|POSITION TITLE/AFFILIATIONS||Postdoctoral fellow,
2008-2010, Division of Humanities and Social Sciences, California Institute of Technology
|EDUCATION/TRAINING||Ph.D., 2008, Experimental psychology, New York University|
I am interested in how humans and animals make decisions and the neural mechanisms that guide this process. We develop mathematical models that make quantitative predictions on choice behavior and brain activity related to valuation and choice. We study decision making in humans using functional magnetic resonance imaging (fMRI). Recently, we have also begun to investigate the decision making of non-human primates.
See below for ongoing research projects.
Decision under risk and uncertainty
We have been investigating how people make motor decisions in the presence of risk and uncertainty (Wu et al., 2006; Wu et al., 2009b), how humans trade off speed against accuracy in movements (Dean, Wu, Maloney, 2007), and how motor decisions under risk differ from economic decision under risk (Wu et al., 2009a, 2011). A brief summary of this line of work can be seen in Wu et al. (2015, Brain Mapping: An Encyclopedic Reference).
Recently, we also became interested in perceptual decision making and in particular, how humans are willing to gamble on his or her visual performance in order to receive rewards (Wu et al., 2015). The critical question we seek to address is whether risky choices involving metacognition – knowledge about ability or performance – are different from those that are not, such as in economic lottery tasks. At the neural level, we ask how the neural representations of reward value and reward probability might be different between these different tasks.
Integration of prior knowledge and current information in probabilistic inference
Uncertainty is a central feature in many decisions we face. To make good decisions under uncertainty, one needs to have access to information about the probabilities of occurrence associated with the events of interest. It is often the case that probability information is not explicitly provided to the decision maker and hence needs to be inferred or estimated.
This fundamentally important computation is referred to as probabilistic inference. Our goal is to understand, at the neural and algorithmic levels, how the brain performs probabilistic inference. In particular, we focus on reward probability and investigate the neural mechanisms for integrating prior knowledge and current information while human subjects are performing probabilistic inference on reward probability.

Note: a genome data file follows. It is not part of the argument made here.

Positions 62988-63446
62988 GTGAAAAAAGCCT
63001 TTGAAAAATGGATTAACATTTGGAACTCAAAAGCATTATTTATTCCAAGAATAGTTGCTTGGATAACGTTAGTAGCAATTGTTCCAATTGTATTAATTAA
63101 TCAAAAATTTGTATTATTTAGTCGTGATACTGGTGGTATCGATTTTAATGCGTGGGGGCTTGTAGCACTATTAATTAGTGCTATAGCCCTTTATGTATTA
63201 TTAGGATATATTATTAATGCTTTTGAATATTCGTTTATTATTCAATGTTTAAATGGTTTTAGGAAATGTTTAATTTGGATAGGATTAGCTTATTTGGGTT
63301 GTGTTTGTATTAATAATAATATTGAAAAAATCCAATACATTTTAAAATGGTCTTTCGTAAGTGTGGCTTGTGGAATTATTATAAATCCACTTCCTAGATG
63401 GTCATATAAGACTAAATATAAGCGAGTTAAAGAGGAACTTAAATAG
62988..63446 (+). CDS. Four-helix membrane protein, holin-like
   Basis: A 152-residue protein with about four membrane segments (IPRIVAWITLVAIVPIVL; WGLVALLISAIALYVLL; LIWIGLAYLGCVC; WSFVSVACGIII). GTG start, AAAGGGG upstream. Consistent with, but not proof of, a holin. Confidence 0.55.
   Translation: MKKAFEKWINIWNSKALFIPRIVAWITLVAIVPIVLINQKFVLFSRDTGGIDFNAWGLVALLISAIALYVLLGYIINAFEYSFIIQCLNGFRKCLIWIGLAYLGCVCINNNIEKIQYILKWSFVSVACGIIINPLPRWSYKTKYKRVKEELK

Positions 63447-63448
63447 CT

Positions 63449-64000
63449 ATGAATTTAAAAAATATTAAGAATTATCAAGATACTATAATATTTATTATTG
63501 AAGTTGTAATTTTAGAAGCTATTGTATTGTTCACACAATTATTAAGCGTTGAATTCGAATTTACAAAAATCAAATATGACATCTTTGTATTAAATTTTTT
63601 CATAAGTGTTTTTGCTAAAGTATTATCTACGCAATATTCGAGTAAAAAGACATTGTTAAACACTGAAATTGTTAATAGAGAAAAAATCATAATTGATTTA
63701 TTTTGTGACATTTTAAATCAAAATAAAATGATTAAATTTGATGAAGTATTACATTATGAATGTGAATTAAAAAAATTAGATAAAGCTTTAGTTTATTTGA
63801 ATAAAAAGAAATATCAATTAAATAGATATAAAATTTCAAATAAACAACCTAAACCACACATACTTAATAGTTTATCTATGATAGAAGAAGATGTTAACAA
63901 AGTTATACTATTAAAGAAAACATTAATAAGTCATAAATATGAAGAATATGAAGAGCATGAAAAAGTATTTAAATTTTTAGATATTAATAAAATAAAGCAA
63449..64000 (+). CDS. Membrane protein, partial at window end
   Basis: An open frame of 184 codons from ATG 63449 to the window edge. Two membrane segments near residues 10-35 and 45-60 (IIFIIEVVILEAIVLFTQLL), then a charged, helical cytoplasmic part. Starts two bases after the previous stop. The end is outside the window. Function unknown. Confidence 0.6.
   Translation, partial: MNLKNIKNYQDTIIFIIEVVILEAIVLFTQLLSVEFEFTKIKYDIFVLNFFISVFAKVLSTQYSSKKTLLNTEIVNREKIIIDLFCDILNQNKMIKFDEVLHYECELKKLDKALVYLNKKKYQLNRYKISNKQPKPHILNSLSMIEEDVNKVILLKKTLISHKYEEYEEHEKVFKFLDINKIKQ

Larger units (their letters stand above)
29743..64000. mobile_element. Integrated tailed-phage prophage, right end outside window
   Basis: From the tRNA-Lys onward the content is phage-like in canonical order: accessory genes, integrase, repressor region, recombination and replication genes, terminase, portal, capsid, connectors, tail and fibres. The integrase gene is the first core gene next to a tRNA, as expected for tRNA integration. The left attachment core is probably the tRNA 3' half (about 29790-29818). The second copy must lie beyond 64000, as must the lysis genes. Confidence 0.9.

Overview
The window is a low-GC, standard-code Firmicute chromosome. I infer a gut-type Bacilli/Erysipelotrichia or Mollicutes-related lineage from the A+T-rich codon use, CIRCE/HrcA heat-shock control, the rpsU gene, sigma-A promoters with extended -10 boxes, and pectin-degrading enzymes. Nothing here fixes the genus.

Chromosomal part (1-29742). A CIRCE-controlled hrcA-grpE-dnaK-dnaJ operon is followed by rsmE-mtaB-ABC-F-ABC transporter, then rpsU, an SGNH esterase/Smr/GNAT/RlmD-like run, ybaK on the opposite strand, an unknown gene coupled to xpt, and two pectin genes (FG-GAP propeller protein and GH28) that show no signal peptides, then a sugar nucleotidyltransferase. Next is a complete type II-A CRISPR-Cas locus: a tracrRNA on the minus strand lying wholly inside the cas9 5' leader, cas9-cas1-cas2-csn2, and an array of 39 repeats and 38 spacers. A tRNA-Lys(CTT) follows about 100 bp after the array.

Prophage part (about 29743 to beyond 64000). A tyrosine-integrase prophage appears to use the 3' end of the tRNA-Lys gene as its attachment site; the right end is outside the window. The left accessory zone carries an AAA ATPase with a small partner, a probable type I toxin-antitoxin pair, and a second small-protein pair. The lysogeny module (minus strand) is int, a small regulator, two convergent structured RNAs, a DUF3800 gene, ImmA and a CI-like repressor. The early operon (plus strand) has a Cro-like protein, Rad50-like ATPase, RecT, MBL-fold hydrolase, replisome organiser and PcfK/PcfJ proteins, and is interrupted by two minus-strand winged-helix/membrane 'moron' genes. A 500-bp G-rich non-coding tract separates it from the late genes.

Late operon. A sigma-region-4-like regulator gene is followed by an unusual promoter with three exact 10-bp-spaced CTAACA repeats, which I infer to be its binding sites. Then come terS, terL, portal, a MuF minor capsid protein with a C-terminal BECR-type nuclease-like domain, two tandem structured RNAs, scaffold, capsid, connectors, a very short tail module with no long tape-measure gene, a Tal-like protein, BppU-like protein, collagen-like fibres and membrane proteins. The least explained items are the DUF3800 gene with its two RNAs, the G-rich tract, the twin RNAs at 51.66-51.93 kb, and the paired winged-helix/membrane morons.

In a recent paper (Ting et al., 2015), we found that as the uncertainty is the current information increased, subjects increased relative weight to prior information and vice versa. Using fMRI, we found that the medial prefrontal cortex (mPFC) represents information about both prior and likelihood information, and that the neurometrically estimated relative weights in mPFC are statistically indistinguishable from the behavioral estimates. This indicates that mPFC not only represents different sources of reward-related information but is also involved in integrating them during probabilistic inference.
Reference-dependent value coding
Characterizing how values are coded in the brain is a fundamental problem in neuroeconomics. Empirically, both neurophysiological and neuroimaging studies have shown that values are coded in a relative fashion (Tremblay & Schultz, 1999; Elliot et al., 2008). At the theoretical and algorithmic levels, different models have been proposed to account for relative-value coding in the parietal cortex (Louie et al., 2011) and in the orbitofrontal cortex (Padoa-Schioppa, 2011).
My interest in value coding is on reference dependence and status-quo effects. Reference dependence has long been shown to be a key feature in valuation (Kahneman & Tversky, 1979). A recent theoretical reformulation of reference point has revived interests in the economics circle in testing what constitutes a reference point (Koszegi & Rabin, 2006, 2007).
My goal is to investigate, at the neural and algorithmic levels, how reference point is formed and how it affects value coding in the brain. Our current goal is to test two hypotheses – the status-quo-as-reference-point hypothesis and the expectation-as-reference-point hypothesis. We are currently piloting behavioral experiments in humans. In the near future, we plan to implement the same experiments in non-human primates.